An end result creates emotional involvement. You now have a vested interest in your studies – it means something to you. Instead of playing on my phone at the City game, I could’ve made it my end goal to want City to lose. That would have got me emotionally involved. The look on the faces of all those former Chelsea fans would’ve been priceless….However, that would’ve given the game away and I probably would’ve met a sticky end. Although, I think I could’ve taken the three people sitting in the ten rows that surrounded me.

Work out what you want, and focus on activities that will get you there. Procrastination will melt away.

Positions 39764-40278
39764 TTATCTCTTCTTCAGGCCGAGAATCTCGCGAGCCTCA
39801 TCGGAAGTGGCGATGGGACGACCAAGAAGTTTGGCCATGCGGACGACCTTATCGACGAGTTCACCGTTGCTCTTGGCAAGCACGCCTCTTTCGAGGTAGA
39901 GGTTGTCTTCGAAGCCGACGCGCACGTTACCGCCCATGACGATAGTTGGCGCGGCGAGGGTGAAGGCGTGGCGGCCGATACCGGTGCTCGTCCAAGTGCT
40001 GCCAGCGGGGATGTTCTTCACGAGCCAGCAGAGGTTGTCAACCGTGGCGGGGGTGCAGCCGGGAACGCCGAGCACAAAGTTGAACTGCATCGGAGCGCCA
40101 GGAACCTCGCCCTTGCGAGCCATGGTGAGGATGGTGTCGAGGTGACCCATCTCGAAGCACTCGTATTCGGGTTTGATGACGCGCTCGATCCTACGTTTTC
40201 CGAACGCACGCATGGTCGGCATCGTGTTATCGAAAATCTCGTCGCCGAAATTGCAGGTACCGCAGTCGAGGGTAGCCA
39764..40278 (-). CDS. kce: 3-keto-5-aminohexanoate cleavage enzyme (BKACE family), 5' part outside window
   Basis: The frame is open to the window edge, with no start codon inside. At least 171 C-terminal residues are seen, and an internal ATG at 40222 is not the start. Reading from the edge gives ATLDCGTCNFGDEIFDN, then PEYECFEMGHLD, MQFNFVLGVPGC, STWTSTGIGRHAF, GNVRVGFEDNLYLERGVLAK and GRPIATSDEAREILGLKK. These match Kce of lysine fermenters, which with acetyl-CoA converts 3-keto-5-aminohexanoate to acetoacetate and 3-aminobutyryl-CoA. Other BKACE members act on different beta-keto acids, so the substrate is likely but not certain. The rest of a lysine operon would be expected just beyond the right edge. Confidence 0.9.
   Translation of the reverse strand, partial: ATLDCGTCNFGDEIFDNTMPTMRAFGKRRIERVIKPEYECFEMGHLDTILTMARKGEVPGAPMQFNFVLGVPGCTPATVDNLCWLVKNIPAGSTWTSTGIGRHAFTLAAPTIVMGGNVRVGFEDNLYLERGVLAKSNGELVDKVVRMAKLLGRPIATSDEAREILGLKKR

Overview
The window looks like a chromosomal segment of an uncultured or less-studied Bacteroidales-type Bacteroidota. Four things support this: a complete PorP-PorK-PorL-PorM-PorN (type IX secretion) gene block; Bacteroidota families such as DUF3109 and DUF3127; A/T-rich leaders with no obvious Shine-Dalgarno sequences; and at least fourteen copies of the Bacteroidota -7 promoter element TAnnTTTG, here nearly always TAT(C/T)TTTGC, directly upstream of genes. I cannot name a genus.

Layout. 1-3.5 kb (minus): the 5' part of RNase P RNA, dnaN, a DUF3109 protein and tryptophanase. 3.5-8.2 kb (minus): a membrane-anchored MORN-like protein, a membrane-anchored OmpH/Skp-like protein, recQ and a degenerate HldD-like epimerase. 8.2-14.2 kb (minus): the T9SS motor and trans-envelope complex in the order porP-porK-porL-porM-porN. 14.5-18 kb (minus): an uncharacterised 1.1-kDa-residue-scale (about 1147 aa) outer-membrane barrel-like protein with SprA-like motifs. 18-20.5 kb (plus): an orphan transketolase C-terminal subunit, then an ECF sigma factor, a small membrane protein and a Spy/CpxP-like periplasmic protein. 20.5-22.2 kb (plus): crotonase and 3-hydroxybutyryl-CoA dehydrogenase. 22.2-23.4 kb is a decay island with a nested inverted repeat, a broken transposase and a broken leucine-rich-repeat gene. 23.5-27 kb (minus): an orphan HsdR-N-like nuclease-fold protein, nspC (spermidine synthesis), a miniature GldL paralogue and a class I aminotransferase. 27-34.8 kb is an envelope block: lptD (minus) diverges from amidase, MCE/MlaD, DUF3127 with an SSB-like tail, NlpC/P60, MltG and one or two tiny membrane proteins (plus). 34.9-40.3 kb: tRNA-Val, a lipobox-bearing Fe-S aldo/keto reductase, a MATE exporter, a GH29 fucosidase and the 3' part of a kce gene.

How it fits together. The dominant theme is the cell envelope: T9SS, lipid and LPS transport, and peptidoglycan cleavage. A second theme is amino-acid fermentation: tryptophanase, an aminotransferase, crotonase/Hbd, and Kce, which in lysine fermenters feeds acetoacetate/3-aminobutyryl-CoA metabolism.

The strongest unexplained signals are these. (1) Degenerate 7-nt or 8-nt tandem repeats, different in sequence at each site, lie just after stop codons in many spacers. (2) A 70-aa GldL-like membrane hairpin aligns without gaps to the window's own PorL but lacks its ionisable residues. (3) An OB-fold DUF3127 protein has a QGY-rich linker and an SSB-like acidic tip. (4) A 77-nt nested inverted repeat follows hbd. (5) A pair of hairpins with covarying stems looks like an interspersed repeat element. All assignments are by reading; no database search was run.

But, THE URGES!!!!

Even with the best end goal in the world, you will sometimes procrastinate. In some instances, it is just human nature. Plenty of people rely on will power. Well, will power is in short supply, save it for the really hard tasks such as getting out of bed or avoiding eating all the chocolate in the house.

Here are some practical tips to autopilot your will power: –

Turn off all notifications on your smartphone and computer

A notification is your phone being an attention-seeking two year old.  It is screaming “Look at me, look at me”, and showing you a star jump or a hop when you look. It builds you up to see something important, and you are almost always met with the trivial. Take back control, look at your phone when you are good and ready. Be proactive.

Download the StayFocussed extension for chrome